Monday, December 12, 2011

Mind Over Matter!



The past few months have turned out to be the most stressful that I’ve been under in recent memory.  I won’t go into the boring details, but the short of it is that tight deadlines, coupled with a tough project, hasn’t made things easy on me.  Heck, things got to the point where my heart would race as I approach the doors of the building in anticipation for what would go wrong.  However, things seemed to calm down a bit, so I’m able to sort out some things and catch up to some stuff that was on hiatus when I had little time for anything.

Other than the times where I had to stay extremely late, or if I had such a long day that I was just physically and mentally exhausted, I would still go to the Kendo and Iaido practices that I could.  Being able to go home and sleep for a few hours was somewhat decent, but it was even better when I had that form of healthy escapism from the stresses of the real world.

The thing is, this isn’t the first time in my life where I’ve encountered levels of stress that bleed over into other parts of my life.  Heck, to remain more Kendo related, I’ve heard situations from friends where stressful situations cause them to not be able to attend practice for a few days, weeks or even months.  In short, situations like this happen all the time and we all have to deal with them in our own special way.  One thing that I’m sure we all can agree on, is that being able to go to practice to break the monotony can really help in calming one’s nerves, even for a little while.

As much as I would like to be able to attend all practices, regardless of the situation, there are times where the stress can become too much to the point where the practice is unproductive to oneself, and those that you’re practicing with.  That’s something that we all know and have felt before, but it’s ultimately up to us to decide when we get to that point.

When we’re in practice, we have a responsibility to ourselves to make each practice as productive as we can make it for our own development.  However, one element that should also be considered is that, due to the cooperative nature of Kendo practice and development, we also should be able to make sure that we do our part to make the practice productive for others.  For instance, when doing kirikaeshi, the attacker needs to do what they can to hit from the right distance with the best technique that they are able to in order to improve their abilities.  But then, the receiver should also have a hand in making that happen by trying to keep that distance, deciding to block or not block and just simply having their head in the game.  If we’re at the point where it’s difficult to separate our outside lives to our Kendo lives in a way to facilitate that sort of practice, then it becomes a question as to whether or not we should attend practice, or better yet, decide how we must approach the day’s practice to still make it productive.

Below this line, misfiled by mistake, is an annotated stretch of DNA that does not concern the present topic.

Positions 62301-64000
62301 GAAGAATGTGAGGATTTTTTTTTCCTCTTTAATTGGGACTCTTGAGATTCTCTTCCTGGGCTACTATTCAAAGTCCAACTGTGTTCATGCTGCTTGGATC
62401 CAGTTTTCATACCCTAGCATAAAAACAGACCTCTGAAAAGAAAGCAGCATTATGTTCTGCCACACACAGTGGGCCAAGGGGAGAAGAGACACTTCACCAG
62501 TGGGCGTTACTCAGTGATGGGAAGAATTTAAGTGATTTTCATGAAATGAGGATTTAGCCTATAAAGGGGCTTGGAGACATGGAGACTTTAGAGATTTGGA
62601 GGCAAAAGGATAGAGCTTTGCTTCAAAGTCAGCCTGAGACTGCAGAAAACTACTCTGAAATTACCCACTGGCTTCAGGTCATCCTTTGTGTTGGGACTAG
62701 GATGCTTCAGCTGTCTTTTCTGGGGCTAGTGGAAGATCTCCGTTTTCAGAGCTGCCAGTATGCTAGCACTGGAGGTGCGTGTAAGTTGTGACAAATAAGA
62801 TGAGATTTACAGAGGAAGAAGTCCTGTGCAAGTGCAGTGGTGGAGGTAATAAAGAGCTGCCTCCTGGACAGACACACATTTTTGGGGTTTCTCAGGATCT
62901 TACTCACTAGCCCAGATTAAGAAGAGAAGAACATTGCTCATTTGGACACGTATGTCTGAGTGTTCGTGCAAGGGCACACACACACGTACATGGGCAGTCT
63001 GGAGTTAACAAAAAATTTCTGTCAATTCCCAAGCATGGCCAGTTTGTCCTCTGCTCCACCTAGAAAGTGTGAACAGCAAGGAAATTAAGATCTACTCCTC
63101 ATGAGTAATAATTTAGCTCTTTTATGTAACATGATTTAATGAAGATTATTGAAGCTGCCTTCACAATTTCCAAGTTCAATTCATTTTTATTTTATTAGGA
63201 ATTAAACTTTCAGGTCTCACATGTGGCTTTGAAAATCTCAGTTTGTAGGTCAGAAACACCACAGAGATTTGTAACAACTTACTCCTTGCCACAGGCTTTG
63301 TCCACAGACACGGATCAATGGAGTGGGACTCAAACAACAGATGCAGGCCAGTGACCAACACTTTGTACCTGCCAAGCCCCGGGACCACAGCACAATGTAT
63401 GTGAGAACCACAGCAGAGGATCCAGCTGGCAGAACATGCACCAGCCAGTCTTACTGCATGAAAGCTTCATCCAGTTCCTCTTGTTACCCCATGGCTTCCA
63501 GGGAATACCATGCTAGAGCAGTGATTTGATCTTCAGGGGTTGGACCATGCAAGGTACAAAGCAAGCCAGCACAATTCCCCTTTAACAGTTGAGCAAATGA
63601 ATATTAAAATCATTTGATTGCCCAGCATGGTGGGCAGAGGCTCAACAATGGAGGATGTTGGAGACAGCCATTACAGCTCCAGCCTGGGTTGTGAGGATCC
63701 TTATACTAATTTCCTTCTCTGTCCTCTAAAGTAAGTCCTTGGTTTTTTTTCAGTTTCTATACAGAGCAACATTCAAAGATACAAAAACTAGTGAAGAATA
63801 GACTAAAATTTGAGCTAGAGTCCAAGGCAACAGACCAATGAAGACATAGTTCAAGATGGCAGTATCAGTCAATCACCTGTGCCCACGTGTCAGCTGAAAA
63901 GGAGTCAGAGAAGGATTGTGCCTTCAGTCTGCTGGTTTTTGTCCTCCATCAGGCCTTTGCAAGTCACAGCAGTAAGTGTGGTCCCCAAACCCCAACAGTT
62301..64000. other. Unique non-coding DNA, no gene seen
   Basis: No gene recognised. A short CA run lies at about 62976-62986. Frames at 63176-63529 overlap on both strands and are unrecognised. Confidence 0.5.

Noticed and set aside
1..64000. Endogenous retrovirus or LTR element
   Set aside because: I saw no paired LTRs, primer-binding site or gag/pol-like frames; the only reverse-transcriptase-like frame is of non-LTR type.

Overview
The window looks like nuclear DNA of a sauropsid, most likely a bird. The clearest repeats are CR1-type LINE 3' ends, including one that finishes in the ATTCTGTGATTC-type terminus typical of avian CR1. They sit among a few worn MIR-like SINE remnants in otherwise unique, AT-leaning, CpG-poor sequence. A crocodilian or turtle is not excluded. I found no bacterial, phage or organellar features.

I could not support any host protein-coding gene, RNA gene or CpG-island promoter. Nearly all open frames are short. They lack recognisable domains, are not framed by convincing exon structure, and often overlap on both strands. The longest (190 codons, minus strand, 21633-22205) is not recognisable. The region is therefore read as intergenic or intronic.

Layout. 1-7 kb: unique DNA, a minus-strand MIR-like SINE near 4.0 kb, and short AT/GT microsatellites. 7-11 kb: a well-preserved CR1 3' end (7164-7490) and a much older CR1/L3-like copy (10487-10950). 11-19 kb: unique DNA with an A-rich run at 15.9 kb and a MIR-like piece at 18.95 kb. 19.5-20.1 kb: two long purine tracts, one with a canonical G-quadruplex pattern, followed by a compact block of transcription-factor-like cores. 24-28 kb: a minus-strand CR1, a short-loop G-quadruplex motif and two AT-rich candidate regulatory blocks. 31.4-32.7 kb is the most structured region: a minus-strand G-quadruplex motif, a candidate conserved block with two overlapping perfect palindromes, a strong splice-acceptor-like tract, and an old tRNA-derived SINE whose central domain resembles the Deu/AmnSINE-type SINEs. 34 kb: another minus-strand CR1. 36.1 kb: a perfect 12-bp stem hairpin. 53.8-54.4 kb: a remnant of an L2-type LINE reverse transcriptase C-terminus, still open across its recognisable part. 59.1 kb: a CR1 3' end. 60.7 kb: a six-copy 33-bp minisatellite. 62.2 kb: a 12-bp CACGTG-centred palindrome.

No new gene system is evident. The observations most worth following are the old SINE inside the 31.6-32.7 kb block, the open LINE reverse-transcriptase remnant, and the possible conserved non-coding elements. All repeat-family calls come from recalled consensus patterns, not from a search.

How we deal with situations like that is very much a matter of personal taste.  There are some that need some time to decompress on their own and then they come back after a little while once things are sorted out.  That is okay to do.  Then, there are some people that fight through it and somehow succeed in their own way through practice, and that’s okay too.  Personally, I think that it helps that I’m also teaching practices here in the area so I’m able to easily get my mind off of things due to more stuff occupying my mind.  Even if I’m not teaching practice, I would still do things like focusing on some sort of goal for that night or just taking myself into the culture and temporarily erase the crap from my life.  From the inside looking out, it seems to work out pretty well.  I haven’t heard any complaints so either I’m doing as well as I think I’m doing, or they’re just too afraid to tell me Smile with tongue out.

Through these last few months, I think I’ve learned a bit more about myself in hindsight.  It isn’t so much whether or not I feel I can attend practice as that’s a relatively easy decision to make.  It’s the fact that I can develop a coping mechanism that allows me to still attend practice, be productive to myself and others, and provide some sort of normalcy in my life.  In the end, I think that’s what’s important here.  When the chips are down, it’s nice to be able to grasp onto that one thing that’s consistent in your life, whether it’s family, friends, your favorite TV show…or even Kendo.

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